Legislatures can create major problems when they enact statutes whose goals may be desirable but which do not clearly delineate which actions are legal and which are illegal.
A notable example of the problems such legislation can cause has recently come up in Massachusetts. The Boston Symphony's principal flute player, Elizabeth Rowe, has sued alleging that her paycheck violates state legislation requiring equal pay for "comparable work," since among other things she earns much less than John Ferrillo, principal oboist.
We can't blame Ms. Rowe for suing. Mr. Ferrillo received about $286,000 in 2015, and Ms. Rowe got about $70,000 less. If she wins, the extra money will be substantial.
Hopefully her lawyer is working on a contingency fee basis so she won't owe any fee if she loses. Heads, she wins. Tails, she is not out anything. Pretty nice for her.
Were I in her shoes, I would sue, too. But there is a major problem here.
The fault here lies, not with Ms. Rowe for filing her lawsuit, but with Massachusetts for creating this opportunity. The Massachusetts Equal Pay Act puts employers in an intolerable situation. It means the Boston Symphony cannot know what it will cost to hire particular people. A musician can accept an offer of certain wages — in Ms. Rowe's case, 140 percent of the base specified by the union contract — but turn around years later and sue the employer. If it loses, the employer must pay double the "unpaid wages" plus "reasonable" attorney's fees. And the legislation allows judges and juries who are not experts to decide whether work is "comparable."
If a discrepancy is found, it could be eliminated either by raising Ms. Rowe's pay, or by reducing Mr. Ferrillo's. Of course it would be outrageous to force Ferrillo to reimburse the orchestra for several years of "excess" pay. Boston apparently offered him 200 percent of the union base pay — as allowed by the contract — to entice him away from his previous employer. He would have been a fool to accept this offer knowing that Massachusetts might force him to repay large portions of his salary.
Fortunately the Massachusetts legislation allows no such thing.
If it is unfair to put workers in this position, how can it be fair to impose similar risks on employers?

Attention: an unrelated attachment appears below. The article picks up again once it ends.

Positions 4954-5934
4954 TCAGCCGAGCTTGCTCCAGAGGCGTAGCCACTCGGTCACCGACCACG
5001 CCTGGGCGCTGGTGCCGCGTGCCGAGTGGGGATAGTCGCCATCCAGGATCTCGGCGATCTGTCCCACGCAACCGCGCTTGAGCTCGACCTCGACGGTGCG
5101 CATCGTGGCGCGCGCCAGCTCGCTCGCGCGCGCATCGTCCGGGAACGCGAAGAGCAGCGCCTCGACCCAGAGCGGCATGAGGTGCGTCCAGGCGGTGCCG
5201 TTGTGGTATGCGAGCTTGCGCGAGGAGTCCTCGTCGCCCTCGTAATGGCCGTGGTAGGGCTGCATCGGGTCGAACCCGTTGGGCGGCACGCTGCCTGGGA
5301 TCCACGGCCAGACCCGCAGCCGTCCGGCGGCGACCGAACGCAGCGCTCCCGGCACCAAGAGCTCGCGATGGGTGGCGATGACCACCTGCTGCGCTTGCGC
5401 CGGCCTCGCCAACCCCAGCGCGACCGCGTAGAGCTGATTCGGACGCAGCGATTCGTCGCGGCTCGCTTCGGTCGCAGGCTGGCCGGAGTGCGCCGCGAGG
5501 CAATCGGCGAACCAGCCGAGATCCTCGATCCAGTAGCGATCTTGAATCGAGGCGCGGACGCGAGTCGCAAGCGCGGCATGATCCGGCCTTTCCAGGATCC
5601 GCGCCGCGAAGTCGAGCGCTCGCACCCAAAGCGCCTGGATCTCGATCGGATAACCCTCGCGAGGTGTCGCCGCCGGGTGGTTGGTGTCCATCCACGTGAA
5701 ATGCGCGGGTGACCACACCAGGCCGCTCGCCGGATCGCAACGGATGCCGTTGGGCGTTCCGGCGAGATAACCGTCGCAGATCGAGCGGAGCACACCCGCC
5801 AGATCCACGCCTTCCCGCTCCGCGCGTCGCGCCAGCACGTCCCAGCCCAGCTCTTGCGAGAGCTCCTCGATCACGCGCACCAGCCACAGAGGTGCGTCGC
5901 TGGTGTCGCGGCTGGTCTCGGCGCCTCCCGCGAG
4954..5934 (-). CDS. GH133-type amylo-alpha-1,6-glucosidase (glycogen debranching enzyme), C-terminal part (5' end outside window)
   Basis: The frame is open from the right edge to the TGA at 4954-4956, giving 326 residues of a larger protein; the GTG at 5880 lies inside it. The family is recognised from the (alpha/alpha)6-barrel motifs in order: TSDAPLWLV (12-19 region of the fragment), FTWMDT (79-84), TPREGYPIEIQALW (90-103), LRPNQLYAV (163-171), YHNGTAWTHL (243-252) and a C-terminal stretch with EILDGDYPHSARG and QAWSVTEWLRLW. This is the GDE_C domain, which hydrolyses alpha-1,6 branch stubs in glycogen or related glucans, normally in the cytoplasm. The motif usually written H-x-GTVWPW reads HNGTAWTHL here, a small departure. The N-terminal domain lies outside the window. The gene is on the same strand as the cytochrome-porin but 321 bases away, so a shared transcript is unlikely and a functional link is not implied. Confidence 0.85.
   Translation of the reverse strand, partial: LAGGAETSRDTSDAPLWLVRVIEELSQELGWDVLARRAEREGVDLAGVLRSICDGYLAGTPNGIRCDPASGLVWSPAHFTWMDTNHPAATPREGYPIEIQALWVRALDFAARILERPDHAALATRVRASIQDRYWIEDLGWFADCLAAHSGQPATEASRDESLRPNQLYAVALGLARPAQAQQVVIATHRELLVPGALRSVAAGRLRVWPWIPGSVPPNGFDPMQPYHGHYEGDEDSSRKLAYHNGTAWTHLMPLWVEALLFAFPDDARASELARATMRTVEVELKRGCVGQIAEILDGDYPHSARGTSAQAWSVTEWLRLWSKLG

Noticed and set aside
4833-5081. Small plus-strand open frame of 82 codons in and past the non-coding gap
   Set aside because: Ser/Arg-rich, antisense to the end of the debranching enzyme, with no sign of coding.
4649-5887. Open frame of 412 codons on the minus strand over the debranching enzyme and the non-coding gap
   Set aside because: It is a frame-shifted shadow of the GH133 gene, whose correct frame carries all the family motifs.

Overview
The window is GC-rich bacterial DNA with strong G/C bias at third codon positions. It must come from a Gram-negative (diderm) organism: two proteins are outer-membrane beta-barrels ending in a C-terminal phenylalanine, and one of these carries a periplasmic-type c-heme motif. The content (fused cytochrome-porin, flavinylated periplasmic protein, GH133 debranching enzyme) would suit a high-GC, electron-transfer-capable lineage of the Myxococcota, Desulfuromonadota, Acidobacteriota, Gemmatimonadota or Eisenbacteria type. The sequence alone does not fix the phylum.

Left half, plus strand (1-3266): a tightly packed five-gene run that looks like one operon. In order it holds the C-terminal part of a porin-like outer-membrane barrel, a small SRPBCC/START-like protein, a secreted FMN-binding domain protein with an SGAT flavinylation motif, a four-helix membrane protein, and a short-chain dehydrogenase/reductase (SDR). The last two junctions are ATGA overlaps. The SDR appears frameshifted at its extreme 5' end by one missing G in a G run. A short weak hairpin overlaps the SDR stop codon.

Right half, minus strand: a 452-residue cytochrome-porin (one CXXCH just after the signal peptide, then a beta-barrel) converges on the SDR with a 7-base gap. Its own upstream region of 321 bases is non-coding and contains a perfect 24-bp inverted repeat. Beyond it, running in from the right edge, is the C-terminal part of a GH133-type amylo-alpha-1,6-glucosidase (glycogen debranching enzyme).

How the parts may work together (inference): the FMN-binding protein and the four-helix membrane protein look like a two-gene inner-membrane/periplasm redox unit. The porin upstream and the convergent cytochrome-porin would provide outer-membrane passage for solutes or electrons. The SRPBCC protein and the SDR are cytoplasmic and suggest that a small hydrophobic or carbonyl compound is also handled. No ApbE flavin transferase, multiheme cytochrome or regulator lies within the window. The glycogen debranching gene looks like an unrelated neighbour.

"Comparable work" legislation makes no allowance for differences in supply and demand for particular workers. Perhaps outstanding oboe players are scarcer than outstanding flute players. Perhaps oboes cost more to buy and maintain. Perhaps there are other reasons to pay Mr. Ferrillo more. But the state has no business looking into these questions in the first place, there being no objective way for it to judge "comparable work."
Employees who feel they are unfairly compensated can always seek better jobs. Indeed, both of these musicians did this when they moved to the Boston Symphony.
If Ms. Rowe cannot find a better position, that would suggest that the Boston Symphony isn't paying her unfairly. If she can find such a position, she is free to take it.
Of course people should be paid equally for comparable work, everything else being equal. But life is complicated, everything else is rarely equal, and the ability for workers and employers to know where they stand without awaiting judgment by some third party is also important. Orchestra conductors are more likely to understand what they are doing than is some bureaucrat, judge, or jury. Government should keep its nose out of this arena.
This is not true just for symphony orchestras. Officials should never second guess salaries determined by the mutual consent of employer and worker. In a market economy decisions of this type should be as decentralized as possible.
Democrat Paul Tsongas, seeking the presidential nomination in 1992, wise-cracked that "Democrats love employment. It's employers they can't stand."
Of course the joke was that without employers there can be no employment.
Many symphony orchestras have precarious finances. If unexpected expenses cause some of them to go belly up, this will make good musical positions even harder to find than they are now.
Edward Heath, English prime minister from 1970-1974, attended college on a pipe organ scholarship and was told he could have a distinguished musical career. He jested once that he had no stomach for the nastiness of a musical career, "I did not want anything to do with unpleasantness, so I went into politics." Perhaps Heath knew what he was doing. And England did not even have a "comparable work" law to aggravate the nastiness.
Paul F. deLespinasse is Professor Emeritus of Political Science and Computer Science at Adrian College. He received his Ph.D. from Johns Hopkins University in 1966, and has been a National Merit Scholar, an NDEA Fellow, a Woodrow Wilson Fellow, and a Fellow in Law and Political Science at the Harvard Law School. His college textbook, "Thinking About Politics: American Government in Associational Perspective," was published 1981 and his most recent book is "The Case of the Racist Choir Conductor: Struggling With America's Original Sin." His columns have appeared in newspapers in Michigan, Oregon, and a number of other states. To read more of his reports — Click Here Now.
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